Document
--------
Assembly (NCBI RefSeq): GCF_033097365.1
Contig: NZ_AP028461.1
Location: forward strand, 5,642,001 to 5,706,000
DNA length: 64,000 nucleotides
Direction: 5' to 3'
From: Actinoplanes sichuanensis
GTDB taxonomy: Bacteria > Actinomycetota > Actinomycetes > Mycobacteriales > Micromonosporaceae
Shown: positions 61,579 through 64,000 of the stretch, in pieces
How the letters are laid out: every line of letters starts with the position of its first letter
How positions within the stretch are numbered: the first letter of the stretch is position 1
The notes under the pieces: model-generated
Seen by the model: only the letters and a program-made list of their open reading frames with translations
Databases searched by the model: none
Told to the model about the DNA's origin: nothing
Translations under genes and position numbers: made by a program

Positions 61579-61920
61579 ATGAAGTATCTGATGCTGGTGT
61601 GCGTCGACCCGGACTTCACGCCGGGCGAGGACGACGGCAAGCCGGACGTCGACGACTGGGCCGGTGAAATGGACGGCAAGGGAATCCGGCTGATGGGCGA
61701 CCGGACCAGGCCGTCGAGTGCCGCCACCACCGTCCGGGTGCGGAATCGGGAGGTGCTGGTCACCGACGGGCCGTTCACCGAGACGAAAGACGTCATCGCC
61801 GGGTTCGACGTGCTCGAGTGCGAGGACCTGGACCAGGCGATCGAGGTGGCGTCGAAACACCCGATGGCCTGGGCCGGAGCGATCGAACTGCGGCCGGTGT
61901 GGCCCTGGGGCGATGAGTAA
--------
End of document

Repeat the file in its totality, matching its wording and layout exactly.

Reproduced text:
Assembly (NCBI RefSeq): GCF_033097365.1
Contig: NZ_AP028461.1
Location: forward strand, 5,642,001 to 5,706,000
DNA length: 64,000 nucleotides
Direction: 5' to 3'
From: Actinoplanes sichuanensis
GTDB taxonomy: Bacteria > Actinomycetota > Actinomycetes > Mycobacteriales > Micromonosporaceae
Shown: positions 61,579 through 64,000 of the stretch, in pieces
How the letters are laid out: every line of letters starts with the position of its first letter
How positions within the stretch are numbered: the first letter of the stretch is position 1
The notes under the pieces: model-generated
Seen by the model: only the letters and a program-made list of their open reading frames with translations
Databases searched by the model: none
Told to the model about the DNA's origin: nothing
Translations under genes and position numbers: made by a program

Positions 61579-61920
61579 ATGAAGTATCTGATGCTGGTGT
61601 GCGTCGACCCGGACTTCACGCCGGGCGAGGACGACGGCAAGCCGGACGTCGACGACTGGGCCGGTGAAATGGACGGCAAGGGAATCCGGCTGATGGGCGA
61701 CCGGACCAGGCCGTCGAGTGCCGCCACCACCGTCCGGGTGCGGAATCGGGAGGTGCTGGTCACCGACGGGCCGTTCACCGAGACGAAAGACGTCATCGCC
61801 GGGTTCGACGTGCTCGAGTGCGAGGACCTGGACCAGGCGATCGAGGTGGCGTCGAAACACCCGATGGCCTGGGCCGGAGCGATCGAACTGCGGCCGGTGT
61901 GGCCCTGGGGCGATGAGTAA